Compare it – especially the lead actresses final cruel tirade — with another film about a slattern and a would-be artist, Of Human Bondage.

● Kitty hates kissing Chris. Johnny – who, it is broadly hinted, can’t get off except through violence – hates kissing Kitty. This doesn’t prevent Chris and Kitty from living in complete denial about who loves who.

● Lang’s depiction of a prostitute and her pimp lines up nicely with another (surprise!) German emigre creation, “The Ballad of the Pimp” in Brecht/Weill’s The Threepenny Opera.

● The paintings in Scarlet Street were by noted Hollywood portraitist John Decker. They succeed admirably as believable examples of what a talented yet untaught folk artist might create in mid-century America.

My theory (and I need to research this further) is that, instructed to create pictures that could have conceivably been painted by either a man or a woman, Decker consciously imitated the styles of Frida Kahlo and Tamara de Lempika with some Henri Rousseau thrown in.

In his brief but gem-filled essay exploring the multi-leveled symbolism of Scarlet Street, Roger Westcombe points out that timid Chris Cross’s “obsessive love of painting becomes a metaphor for a life lived at arm’s length.”

● If you’re used to thinking of Edward G. Robinson as a jumped up, snarling gangster, his performance in Scarlet Street will surprise you. Not for a moment do you fail to accept him as a nebbish who’s wasted his life, and will react to betrayal by unleashing decades’ worth of tightly wound fury.

● Incidentally (or not), in real life Robinson was an art connoisseur whose collection of Renoirs, Picassos and van Goghs was the envy of many, proudly displayed in a special gallery he had built on his Hollywood property.


Scarlet Street violated a number of items on the Hays Code (click to enlarge Life magazine’s satirical composite image, left), the self-censorship provisions adopted by Hollywood to stave off constant threats of harsher oversight from Washington.

Lang telegraphed Kitty’s true profession by introducing her to the audience while she is standing under a lamp post, wearing a see-through plastic raincoat – a way for Lang to depict her as cheap and disposable, like a penny candy and its cellophane wrapper (as well as being clothed yet frankly, publicly naked).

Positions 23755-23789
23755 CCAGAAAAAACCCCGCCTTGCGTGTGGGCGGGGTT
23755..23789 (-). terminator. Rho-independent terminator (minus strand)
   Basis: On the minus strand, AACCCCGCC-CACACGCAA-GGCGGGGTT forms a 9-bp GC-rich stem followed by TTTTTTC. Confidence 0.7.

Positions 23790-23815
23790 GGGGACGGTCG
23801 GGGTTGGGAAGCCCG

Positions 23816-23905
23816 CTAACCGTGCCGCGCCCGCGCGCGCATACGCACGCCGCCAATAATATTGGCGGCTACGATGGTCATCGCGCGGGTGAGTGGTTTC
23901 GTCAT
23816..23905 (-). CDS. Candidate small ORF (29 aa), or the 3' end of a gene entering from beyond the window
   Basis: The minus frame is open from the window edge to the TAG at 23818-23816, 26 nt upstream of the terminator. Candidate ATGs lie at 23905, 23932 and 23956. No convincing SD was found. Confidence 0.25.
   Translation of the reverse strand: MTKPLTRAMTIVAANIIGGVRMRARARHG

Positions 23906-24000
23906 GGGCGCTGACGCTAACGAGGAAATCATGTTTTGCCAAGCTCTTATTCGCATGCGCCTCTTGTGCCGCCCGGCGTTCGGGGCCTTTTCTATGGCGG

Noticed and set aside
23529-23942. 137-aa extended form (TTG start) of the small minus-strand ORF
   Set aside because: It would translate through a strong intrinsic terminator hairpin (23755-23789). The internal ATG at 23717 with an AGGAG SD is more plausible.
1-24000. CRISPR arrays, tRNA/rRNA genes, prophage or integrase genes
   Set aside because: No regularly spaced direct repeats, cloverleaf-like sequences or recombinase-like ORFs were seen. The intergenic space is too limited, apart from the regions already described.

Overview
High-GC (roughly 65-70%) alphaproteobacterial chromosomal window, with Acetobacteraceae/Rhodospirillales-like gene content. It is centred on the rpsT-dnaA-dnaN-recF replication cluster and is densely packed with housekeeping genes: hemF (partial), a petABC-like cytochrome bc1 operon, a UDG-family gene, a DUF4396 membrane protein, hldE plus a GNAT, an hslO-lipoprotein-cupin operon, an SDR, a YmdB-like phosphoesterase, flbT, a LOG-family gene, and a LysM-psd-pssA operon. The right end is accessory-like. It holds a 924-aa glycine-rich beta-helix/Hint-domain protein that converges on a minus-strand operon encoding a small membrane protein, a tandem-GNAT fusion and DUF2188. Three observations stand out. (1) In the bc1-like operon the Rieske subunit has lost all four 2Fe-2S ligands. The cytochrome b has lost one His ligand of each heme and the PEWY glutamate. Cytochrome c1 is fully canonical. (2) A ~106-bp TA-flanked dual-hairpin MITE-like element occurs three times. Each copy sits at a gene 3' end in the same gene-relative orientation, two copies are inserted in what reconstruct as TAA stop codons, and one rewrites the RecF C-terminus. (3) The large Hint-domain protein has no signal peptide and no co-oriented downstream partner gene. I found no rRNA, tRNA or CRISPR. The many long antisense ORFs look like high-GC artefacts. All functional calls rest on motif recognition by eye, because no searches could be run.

Thanks to some metaphysical sleight of hand in terms of plot, Scarlet Street (sort of) got away with being the first American film to depict someone getting away with murder, although the movie was briefly banned in three cities, including New York, and condemned by the Catholic Legion of Decency.

Essays have been written about the significance of the characters’ names, as well as the movie’s title.

Like another femme fatale noir, Sunset Boulevard (i.e., “the road to darkness”), the title of Scarlet Street perfectly conveys the film’s themes of “scarlet” women and “red light” districts, and evokes a “road to hell” or “path to shame.”

● Alas, for years this movie was available only on shoddy VHS or as a free public domain torrent, but next month, KINO releases a definitive Blu-Ray version of Scarlet Street, struck from restored Library of Congress 35mm elements, with an exceptional commentary track by Lang expert David Kalat.

I normally don’t enjoy commentary tracks but Kalat’s is truly worth listening to after your first go-round with the film. Certainly worth the price of the DVD.

As the Wonders in the Dark blog noted last year:

Lang’s worldview is much more cynical and realistic than most of the fluff Hollywood was producing in those days. He knew the misery that people could inflict on each other just by looking at his own native country’s descent into temporary madness. He was also unwilling to gloss over the inescapable reality that death and anguish can befall anyone regardless of character or inherent goodness. Life and happiness comes at us like a roulette wheel. Some of us bet black and hit. Others put everything on red and see our fortunes disappear in an instant, never to be retrieved. It may not be pretty or particularly inviting to our psyche but it is the plain truth. Life is a gamble without an arbitrator to validate one’s worth over another’s.

Scarlet Street is a dark film. The bleakest noir ever created in the classic era. It’s becomes more horrifying knowing that Lang’s gloomy outlook may be based on certain undeniable truths.

And on that concluding note, remember to check out the previous installments of Movies for Grown Ups: